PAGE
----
Happy Android 2013

A year is a long time. 12 long months. 365 event-filled days. Interesting and newsworthy things are happening every day, sometimes multiple interesting things happen in the one day! How are you meant to keep track of them all? How can you possibly be expected to remember every piece of Android news from throughout the year? Don’t worry, Ausdroid can help! We’ve sifted through the action-packed year that was, and have hand-picked the finest, most interesting pieces of news for your perusal. We’ve captured all the highs, the lows, and the WTFs from the past 12 months and gathered them all here in one spot. So sit back and get ready for the roller-coaster that was 2013!



The first month of 2013 started off full of promise. A new year, so many possibilities! What exciting new gadgets were in store? What technological breakthroughs would we witness? Anything was possible!

What wasn’t possible, however, was getting your hands on a Nexus 4. Despite going on sale on November 13, major shortages of the device meant that they were as rare as hens teeth. LG and Google clearly (deliberately?) underestimated demand for the newest Nexus device, which meant that the Christmas wishes of thousands of poor tech fans were still unfulfilled in 2013. Occasionally the Nexus 4 would show it’s head, only to disappear again a short while later. Eventually LG announced that they would be bringing the device to Australian retail stores in February, but it remained to be seen whether this would be enough to keep up with demand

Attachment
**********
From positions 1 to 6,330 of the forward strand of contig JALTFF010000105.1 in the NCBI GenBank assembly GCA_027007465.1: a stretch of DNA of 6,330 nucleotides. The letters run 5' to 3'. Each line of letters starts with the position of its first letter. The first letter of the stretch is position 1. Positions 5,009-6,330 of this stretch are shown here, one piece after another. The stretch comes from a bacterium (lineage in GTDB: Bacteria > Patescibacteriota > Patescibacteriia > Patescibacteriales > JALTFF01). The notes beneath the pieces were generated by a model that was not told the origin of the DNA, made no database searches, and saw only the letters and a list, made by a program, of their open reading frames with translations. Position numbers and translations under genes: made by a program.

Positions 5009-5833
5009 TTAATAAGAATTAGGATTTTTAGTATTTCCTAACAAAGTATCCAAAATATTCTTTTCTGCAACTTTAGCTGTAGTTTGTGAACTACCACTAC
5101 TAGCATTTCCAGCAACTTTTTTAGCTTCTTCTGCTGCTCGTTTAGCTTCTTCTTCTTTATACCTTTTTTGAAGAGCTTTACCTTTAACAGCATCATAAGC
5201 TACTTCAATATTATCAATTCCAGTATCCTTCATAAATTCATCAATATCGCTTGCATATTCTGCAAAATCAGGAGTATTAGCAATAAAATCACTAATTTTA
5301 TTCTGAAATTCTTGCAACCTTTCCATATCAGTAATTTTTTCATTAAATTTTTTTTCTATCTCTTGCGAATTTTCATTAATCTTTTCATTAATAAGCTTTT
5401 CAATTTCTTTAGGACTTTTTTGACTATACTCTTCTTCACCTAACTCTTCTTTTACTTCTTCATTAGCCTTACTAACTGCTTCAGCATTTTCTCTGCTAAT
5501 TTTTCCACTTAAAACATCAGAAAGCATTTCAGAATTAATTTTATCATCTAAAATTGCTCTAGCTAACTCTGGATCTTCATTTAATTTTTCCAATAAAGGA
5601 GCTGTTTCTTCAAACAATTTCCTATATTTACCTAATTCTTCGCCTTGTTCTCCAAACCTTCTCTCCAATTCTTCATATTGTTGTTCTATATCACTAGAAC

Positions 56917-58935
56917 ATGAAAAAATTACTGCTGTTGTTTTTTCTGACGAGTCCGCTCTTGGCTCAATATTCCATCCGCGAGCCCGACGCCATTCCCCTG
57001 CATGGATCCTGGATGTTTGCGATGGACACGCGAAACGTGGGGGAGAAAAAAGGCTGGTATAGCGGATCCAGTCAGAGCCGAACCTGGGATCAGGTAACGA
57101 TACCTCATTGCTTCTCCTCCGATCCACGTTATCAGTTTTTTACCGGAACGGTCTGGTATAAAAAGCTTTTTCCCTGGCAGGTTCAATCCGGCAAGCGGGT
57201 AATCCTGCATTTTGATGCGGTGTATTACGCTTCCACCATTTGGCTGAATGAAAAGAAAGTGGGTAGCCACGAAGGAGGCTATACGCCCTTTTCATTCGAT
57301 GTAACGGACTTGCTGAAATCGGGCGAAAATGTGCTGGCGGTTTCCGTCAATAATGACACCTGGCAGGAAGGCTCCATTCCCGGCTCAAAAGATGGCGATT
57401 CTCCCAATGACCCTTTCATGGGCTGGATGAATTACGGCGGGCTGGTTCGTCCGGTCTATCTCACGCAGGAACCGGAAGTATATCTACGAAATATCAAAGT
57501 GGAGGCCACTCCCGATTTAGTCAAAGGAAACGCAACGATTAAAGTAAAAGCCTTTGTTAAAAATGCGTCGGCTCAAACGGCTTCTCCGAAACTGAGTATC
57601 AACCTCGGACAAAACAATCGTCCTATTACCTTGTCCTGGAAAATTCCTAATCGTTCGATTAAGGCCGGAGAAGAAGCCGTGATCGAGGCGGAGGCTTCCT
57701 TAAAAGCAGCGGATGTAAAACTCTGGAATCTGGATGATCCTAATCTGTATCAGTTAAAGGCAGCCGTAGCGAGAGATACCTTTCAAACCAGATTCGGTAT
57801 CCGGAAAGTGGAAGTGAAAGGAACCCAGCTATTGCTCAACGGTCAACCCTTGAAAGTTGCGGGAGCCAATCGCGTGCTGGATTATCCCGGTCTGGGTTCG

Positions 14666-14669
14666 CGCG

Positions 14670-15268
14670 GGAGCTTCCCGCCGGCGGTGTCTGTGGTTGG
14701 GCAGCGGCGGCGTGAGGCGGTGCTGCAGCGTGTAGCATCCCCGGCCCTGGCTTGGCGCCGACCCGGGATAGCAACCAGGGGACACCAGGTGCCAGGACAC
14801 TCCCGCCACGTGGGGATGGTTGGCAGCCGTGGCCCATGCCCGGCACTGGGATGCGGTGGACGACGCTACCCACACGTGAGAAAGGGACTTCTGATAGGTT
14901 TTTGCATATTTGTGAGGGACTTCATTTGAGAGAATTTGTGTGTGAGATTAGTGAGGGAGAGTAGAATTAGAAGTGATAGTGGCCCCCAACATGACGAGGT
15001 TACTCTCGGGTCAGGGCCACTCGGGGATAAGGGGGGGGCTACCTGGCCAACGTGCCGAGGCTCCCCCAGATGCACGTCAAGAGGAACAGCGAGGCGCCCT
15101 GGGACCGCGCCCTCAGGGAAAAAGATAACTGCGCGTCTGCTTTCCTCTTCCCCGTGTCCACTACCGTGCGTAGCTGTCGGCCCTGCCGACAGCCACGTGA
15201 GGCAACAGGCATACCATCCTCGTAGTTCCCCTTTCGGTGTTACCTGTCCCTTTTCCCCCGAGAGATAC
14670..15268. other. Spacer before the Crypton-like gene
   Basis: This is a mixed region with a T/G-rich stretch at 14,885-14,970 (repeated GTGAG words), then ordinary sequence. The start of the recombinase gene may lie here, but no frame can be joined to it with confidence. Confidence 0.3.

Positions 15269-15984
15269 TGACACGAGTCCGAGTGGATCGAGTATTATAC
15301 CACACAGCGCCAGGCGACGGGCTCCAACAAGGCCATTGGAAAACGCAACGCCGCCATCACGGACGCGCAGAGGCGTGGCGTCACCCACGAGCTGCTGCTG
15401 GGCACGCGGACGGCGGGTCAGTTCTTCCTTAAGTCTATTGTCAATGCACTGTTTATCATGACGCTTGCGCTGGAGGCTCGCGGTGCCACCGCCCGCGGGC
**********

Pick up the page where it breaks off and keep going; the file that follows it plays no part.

Elsewhere, we got our first taste of the big new phones for the year. Sony got the ball rolling by announcing the Xperia Z, a 5-inch, 1080p phone that we quite liked, and which ended up doing pretty well for them and Sony committed to a sustained advertising campaign around the device that ran well into the second half of the year.

We started to hear rumours about brand new flagship devices for Samsung and HTC, but both companies remained tight-lipped about what they had in store for us. Finally, on January 30, HTC finally admitted that yes, they DID have something to announce, and that they would be doing it on February 19.

Meanwhile, similar things were happening in the tablet world too – Sony got in early with their announcement of the Xperia Tablet Z, while Samsung continued to just tease us with rumours.